Keeping pets safe and comfortable during the winter months

Everyone gets a bit miserable when we’re cold but for our pets, it can be a whole other story. With no voices of their own, our cats, dogs, rabbits and horses are sometimes left to their own resources and this can get dangerous very quickly. But it’s not all doom and gloom! Keeping our pets safe, warm and comfortable when the weather outside is chilly only really requires a bit of forethought and discipline as opposed to money.  

Danish Design Hi Viz 2 in 1 Ultimate Dog Coat
Trixie Safer Life Safety Neckerchief

Reflective gear

For those long winter nights pick up a reflective dog collar or lead for when you walk your dog. This will make them visible in the dark, especially when there is an oncoming car!

Here at MedicAnimal we stock a wide variety of reflective coats, collars, walking leads and more for both cats and dogs!

dog_paws

dog_paws

dog_pawsPamper the paws

Salt and grit that is laid down on the roads and pathways to stop us from slipping can cause abrasions and dryness in our pet’s paws after a walk. After walking your dog, make sure that they are warm and dry when they get in, and give their paws a quick warm, soapy water soak to get any of that salt and grit out from in between their toes. This will avoid any painful cracks and abrasions.

 Antifreeze

Anti-freeze woes

Animals, cats in particular, absolutely love the smell and taste of antifreeze. It contains a chemical called ethylene glycol which is said to taste sweet to animals, but the ingestion of antifreeze is well known to be fatal if not immediately treated.

The easiest way to avoid antifreeze poisoning is to either buy antifreeze that contains a different non-toxic chemical called propylene glycol, or keep the bottles and containers locked up tight. Watch out for curious kitties who might lick at antifreeze on your windscreen, or climb onto high shelves to find out the source of the tasty smell.

For more information on antifreeze poisoning: http://www.cats.org.uk/wellingborough/news/antifreeze-kills

Kitten

Contain your kitties

Cats are well known for seeking out the warmest place for a catnap. But during the winter months, cats have been known to go ‘missing’ due to them taking shelter in unusual places (under cars, in sheds, garages) and inevitably getting stuck in a predicament. Always keep an eye out when starting cars, and quickly scan any sheds or garages before locking them up for the night (and check again the next day for good measure).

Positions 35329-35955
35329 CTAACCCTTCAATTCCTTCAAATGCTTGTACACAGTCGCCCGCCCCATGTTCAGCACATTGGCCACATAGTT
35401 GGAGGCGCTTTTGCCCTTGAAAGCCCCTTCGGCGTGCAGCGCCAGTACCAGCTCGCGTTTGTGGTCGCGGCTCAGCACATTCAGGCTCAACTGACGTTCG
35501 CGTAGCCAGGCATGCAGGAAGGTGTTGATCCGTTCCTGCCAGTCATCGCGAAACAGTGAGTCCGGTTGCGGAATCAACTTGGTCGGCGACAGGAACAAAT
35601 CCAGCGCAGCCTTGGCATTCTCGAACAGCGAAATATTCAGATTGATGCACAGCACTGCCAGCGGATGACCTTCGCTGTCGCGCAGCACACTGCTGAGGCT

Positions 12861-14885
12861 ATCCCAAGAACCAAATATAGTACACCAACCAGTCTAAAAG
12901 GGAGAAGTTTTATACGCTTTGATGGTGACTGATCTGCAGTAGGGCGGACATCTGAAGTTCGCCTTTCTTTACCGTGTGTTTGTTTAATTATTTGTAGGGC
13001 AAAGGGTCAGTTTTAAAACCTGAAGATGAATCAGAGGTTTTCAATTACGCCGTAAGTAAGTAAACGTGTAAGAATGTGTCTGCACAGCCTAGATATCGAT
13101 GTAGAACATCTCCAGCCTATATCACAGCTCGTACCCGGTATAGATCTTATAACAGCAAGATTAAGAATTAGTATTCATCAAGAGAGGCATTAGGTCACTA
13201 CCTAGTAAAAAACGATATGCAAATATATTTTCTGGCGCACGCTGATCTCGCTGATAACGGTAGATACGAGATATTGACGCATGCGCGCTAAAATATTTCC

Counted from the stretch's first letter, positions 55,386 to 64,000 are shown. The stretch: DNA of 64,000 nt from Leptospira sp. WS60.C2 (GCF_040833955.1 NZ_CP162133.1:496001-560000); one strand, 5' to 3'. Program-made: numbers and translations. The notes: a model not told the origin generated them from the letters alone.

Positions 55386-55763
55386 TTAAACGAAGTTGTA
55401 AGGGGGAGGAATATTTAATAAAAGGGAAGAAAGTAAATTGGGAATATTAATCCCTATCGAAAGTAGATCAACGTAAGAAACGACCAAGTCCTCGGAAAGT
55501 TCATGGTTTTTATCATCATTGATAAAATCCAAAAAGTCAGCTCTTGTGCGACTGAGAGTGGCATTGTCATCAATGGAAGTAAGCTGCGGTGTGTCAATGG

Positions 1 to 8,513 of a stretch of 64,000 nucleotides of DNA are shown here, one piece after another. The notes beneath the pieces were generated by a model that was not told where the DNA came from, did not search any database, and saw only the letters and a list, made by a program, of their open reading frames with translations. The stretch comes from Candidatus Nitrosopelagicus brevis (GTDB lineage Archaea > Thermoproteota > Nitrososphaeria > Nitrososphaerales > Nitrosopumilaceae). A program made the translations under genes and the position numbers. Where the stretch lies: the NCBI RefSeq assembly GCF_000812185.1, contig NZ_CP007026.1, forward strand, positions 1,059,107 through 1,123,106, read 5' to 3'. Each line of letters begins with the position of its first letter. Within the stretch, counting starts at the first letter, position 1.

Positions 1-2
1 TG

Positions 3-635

rabbit

Robust rabbits

Rabbits, especially the ones that live in outdoor hutches, are resilient creatures. But that doesn’t mean that they won’t appreciate some extra warm hay to bunker into, or a tarpaulin sheet to keep the wind out of cracks. And visiting them a few times a day for a quick cuddle and check up certainly won’t go amiss!

To keep a rabbit or guinea pigs water bottles from freezing up over night, wrap an old towel around the bottle, or some bubble wrap, and make sure they have a backup water source just in case.

Ancol Timberwolf Extreme Wax Dog Coat

Pet coats/ boots/ accessories

A well looked after pet shouldn’t usually need any additional accessories to keep them warm in the winter. But some short-coated breeds of dogs, like greyhounds, don’t respond well to the cold and might appreciate a warm coat for going on walks in. Here in the UK, we don’t often get significantly heavy snowfall so winter boots for your dog are not usually a necessary purchase, but see above for advice on looking after your dogs paws and if your dog starts lifting up their paws or whining while on walks, it could be because they’re cold.

MedicAnimal stock a wide variety of coats, boots and accessories for cats and dogs.

 horse_rug

Horse rugs

Horses are surprisingly hardy when it comes to colder weather but snow, wind and rain can make anyone miserable. All horses should have access to some sort of shelter in their field, and buying them a suitable rug for all seasons is a must.

 photo-1455287278107-115faab3eafaLook after the older ones

Older pets suffer a lot more during the winter months than the younger ones do. The cold can leave joints painful and achey, especially if your elderly cat or dog has arthritis. On this occasion can dogs fully appreciate a warm coat, and cats might even enjoy the comfort of a heated pad to rest on.

A visit to the vet could make all the difference for your elderly pet because they can advise on the best methods of pain and discomfort control.

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